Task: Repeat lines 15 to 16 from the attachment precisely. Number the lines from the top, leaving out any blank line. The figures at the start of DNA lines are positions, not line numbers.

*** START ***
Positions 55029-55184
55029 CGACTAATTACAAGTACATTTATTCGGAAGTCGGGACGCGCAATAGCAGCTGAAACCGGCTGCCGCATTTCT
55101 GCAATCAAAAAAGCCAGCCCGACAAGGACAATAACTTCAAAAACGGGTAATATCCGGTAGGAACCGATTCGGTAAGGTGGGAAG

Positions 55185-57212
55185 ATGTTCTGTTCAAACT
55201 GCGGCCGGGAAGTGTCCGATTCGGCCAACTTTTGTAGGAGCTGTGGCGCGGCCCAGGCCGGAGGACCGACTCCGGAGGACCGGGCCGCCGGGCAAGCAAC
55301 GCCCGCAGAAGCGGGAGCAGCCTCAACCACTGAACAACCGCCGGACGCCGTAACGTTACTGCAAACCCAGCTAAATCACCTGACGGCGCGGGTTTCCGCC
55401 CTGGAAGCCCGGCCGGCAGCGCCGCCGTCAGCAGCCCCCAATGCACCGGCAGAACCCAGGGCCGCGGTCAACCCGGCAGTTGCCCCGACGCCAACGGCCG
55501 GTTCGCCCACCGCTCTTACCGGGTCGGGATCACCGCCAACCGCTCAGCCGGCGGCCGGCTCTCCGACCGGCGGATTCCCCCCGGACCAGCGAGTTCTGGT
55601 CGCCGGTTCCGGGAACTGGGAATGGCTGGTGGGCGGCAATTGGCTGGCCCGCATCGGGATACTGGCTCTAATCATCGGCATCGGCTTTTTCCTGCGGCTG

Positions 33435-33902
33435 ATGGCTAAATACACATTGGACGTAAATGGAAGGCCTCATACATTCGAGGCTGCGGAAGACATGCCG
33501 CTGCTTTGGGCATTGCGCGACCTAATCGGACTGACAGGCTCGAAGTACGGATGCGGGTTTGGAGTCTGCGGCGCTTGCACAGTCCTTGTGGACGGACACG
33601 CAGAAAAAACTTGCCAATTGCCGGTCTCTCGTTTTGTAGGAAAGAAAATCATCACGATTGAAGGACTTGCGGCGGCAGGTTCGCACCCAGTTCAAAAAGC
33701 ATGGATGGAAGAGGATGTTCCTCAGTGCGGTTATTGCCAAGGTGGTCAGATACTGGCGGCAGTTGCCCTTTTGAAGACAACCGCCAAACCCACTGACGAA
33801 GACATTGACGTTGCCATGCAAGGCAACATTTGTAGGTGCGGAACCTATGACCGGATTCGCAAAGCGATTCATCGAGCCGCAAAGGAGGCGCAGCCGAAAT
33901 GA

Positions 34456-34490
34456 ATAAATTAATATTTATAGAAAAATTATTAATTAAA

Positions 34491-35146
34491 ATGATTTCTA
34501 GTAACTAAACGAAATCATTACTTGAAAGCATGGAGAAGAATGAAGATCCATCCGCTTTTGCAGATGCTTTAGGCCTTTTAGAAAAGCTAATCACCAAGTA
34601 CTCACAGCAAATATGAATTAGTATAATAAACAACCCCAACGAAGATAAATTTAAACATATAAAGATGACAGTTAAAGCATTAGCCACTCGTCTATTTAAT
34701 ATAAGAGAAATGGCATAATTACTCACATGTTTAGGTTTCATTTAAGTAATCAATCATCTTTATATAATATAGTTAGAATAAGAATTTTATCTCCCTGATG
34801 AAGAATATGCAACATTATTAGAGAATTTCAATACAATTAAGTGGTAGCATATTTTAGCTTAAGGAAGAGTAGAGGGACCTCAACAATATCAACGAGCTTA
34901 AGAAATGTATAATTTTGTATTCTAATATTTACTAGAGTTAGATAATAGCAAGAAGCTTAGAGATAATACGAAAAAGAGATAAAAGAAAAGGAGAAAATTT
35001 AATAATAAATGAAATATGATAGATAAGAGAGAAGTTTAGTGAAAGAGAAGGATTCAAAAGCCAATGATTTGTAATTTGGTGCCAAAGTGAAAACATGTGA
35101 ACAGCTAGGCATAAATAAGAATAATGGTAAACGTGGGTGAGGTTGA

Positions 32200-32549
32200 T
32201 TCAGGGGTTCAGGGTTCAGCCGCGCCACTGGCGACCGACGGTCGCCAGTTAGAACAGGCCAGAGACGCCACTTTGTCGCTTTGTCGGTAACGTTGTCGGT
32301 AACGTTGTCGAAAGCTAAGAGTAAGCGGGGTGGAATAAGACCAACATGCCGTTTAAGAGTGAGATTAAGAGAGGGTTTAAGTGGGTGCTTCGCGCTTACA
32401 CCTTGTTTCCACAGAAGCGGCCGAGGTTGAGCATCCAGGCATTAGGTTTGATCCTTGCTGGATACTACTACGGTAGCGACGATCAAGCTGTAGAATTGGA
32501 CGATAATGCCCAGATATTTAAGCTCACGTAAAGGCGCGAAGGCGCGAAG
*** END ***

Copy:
33701 ATGGATGGAAGAGGATGTTCCTCAGTGCGGTTATTGCCAAGGTGGTCAGATACTGGCGGCAGTTGCCCTTTTGAAGACAACCGCCAAACCCACTGACGAA
33801 GACATTGACGTTGCCATGCAAGGCAACATTTGTAGGTGCGGAACCTATGACCGGATTCGCAAAGCGATTCATCGAGCCGCAAAGGAGGCGCAGCCGAAAT